Reflective Practice and Reading

There was an adult reading in the tent this summer. This is a story, you understand - something I watched happen. There was a reader who was reading a book with animals and numbers. A child was listening and looking and was asking questions about the animals. Note that: it was the child asking questions. The reader was answering questions, providing information in a calm, interested tone. It was a wonderful learning time. You could almost see the synapses flashing, the weaving of new connections between images and ideas and understandings in the child's mind.

They were reading, and talking, and then looking at the numbers. The child began to count. I forget. Maybe the reader encouraged it. Maybe the child just started counting. Anyway, the child was counting and then he paused. The reader pointed to the next number and asked, "What's next?"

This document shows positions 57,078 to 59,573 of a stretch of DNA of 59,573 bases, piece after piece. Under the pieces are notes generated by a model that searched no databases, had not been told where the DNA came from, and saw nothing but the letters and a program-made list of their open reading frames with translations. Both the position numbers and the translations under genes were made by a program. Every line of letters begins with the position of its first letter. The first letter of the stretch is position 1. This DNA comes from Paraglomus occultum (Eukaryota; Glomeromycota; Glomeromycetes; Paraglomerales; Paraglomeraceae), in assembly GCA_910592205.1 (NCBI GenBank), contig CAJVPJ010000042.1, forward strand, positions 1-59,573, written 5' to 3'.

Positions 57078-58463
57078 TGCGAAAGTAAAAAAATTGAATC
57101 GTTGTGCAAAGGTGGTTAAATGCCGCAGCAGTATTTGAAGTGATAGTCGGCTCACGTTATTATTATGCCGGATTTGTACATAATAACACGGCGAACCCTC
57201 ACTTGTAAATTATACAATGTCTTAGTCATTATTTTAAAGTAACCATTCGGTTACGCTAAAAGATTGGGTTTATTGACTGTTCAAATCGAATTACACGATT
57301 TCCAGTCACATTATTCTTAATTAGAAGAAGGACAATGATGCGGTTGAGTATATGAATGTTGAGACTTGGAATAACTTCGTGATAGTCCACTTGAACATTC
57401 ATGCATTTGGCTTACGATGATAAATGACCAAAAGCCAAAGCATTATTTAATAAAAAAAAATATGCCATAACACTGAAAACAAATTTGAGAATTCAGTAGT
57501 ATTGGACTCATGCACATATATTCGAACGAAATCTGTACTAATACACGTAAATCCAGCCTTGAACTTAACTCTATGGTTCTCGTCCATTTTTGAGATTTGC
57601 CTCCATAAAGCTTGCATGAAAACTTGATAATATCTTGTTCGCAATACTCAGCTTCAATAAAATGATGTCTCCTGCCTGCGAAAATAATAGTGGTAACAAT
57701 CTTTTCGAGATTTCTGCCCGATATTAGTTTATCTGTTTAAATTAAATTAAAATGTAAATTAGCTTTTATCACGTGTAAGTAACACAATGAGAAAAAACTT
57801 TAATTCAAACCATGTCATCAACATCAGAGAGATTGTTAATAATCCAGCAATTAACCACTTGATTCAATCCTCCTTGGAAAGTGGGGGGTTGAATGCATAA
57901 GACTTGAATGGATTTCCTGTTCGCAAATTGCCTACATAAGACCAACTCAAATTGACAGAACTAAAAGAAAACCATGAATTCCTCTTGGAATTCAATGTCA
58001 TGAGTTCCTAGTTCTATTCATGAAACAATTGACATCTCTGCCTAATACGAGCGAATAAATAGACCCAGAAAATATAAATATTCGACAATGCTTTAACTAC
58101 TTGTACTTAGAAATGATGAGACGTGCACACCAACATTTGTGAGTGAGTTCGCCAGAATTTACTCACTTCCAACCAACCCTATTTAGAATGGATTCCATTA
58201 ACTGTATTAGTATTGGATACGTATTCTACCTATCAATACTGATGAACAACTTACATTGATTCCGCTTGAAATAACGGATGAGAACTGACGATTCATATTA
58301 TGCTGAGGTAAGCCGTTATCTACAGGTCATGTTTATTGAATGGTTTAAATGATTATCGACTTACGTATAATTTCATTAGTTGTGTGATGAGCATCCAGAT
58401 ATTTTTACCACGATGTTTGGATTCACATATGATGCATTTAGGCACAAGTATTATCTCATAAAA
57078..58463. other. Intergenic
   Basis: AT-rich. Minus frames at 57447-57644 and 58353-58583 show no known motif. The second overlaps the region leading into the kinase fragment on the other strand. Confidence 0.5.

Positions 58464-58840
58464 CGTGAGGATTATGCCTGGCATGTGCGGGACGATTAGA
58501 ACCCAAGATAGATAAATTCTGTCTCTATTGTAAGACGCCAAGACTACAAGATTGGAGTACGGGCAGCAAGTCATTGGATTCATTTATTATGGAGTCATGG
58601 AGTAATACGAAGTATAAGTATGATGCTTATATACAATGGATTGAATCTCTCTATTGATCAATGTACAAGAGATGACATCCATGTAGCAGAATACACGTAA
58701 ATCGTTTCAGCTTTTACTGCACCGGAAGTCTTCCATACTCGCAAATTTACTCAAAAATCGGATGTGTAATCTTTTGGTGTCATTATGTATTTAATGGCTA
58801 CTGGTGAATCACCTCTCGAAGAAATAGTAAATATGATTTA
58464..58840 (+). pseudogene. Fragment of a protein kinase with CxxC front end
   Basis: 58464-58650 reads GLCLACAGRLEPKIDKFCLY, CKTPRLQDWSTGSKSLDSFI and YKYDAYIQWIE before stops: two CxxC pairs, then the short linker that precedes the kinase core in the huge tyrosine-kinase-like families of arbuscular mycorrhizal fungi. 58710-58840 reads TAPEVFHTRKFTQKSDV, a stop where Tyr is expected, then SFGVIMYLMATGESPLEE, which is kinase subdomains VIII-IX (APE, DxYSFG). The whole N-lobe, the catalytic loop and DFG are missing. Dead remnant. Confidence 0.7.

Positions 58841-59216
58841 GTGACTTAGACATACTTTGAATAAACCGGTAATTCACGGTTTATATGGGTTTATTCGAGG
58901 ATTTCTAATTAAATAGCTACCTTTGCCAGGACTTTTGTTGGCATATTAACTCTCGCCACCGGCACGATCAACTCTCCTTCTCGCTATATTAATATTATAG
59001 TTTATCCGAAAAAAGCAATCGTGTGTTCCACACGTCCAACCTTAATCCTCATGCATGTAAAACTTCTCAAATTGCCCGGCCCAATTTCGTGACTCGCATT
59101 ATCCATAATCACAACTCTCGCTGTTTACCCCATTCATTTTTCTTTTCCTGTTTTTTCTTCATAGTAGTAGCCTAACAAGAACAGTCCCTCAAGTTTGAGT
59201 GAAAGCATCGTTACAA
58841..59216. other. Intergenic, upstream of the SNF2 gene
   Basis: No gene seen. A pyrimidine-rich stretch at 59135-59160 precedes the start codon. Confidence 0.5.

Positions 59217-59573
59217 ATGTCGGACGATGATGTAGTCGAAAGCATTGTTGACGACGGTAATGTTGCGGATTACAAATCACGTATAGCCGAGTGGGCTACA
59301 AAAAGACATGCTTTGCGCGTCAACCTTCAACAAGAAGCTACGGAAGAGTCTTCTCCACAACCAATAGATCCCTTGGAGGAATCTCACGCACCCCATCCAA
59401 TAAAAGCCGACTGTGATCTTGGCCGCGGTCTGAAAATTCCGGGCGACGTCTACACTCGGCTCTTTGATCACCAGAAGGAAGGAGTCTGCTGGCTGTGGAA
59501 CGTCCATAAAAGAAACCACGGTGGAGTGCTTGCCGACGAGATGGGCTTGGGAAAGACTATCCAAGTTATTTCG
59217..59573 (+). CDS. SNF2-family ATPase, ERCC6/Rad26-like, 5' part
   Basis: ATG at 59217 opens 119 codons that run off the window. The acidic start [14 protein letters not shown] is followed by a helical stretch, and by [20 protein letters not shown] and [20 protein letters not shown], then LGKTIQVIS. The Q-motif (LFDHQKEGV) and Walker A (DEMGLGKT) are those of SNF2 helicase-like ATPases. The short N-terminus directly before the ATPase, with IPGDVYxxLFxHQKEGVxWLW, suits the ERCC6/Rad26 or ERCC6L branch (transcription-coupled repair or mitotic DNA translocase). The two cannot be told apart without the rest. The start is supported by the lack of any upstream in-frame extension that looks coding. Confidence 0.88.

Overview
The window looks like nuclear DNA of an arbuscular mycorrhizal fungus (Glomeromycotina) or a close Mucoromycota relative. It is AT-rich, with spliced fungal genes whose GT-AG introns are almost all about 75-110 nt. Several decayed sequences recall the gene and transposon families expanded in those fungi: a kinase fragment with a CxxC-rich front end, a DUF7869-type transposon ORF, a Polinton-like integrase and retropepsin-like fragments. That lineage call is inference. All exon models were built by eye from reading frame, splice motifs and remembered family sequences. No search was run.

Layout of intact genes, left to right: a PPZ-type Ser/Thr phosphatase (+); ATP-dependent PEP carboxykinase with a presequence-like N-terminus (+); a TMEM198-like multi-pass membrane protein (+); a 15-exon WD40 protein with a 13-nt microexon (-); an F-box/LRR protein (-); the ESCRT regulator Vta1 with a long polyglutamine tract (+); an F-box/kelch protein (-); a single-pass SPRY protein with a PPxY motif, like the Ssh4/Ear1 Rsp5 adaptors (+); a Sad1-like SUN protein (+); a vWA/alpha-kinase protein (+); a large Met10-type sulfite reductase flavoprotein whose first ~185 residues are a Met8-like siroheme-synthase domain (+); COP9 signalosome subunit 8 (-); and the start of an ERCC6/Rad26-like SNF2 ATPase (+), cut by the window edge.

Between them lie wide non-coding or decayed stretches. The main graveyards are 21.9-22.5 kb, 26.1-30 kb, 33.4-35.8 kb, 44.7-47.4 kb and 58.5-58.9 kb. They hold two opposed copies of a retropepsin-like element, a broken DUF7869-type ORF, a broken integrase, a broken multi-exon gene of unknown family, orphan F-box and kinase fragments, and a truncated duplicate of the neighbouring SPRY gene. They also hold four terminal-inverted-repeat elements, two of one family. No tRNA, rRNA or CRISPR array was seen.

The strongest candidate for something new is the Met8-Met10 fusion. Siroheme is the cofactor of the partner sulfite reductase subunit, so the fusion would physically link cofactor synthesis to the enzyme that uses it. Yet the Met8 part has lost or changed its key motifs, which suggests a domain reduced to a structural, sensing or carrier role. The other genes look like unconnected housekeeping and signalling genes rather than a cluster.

It was an innocent enough question. But it was also damaging. All of a sudden, for the first time that afternoon, it became possible for the child to fail a test. I saw that, because I saw the child's face change expression. I saw the worry and the frown and, then, the downcast eyes.

It had been a wonderful, sunny afternoon. But that was gone now. I'm positive the adult intended no harm. But that didn't matter either. The child had gone into protection. What had been a wonderful learning experience without possibility of failure had suddenly become school. Learning time was over.

(You will want to say I'm exaggerating, but the child remained quiet, and left the tent shortly thereafter.)

This sort of sadness and fear arises, says John Holt, whenever humans sit in judgment over one another.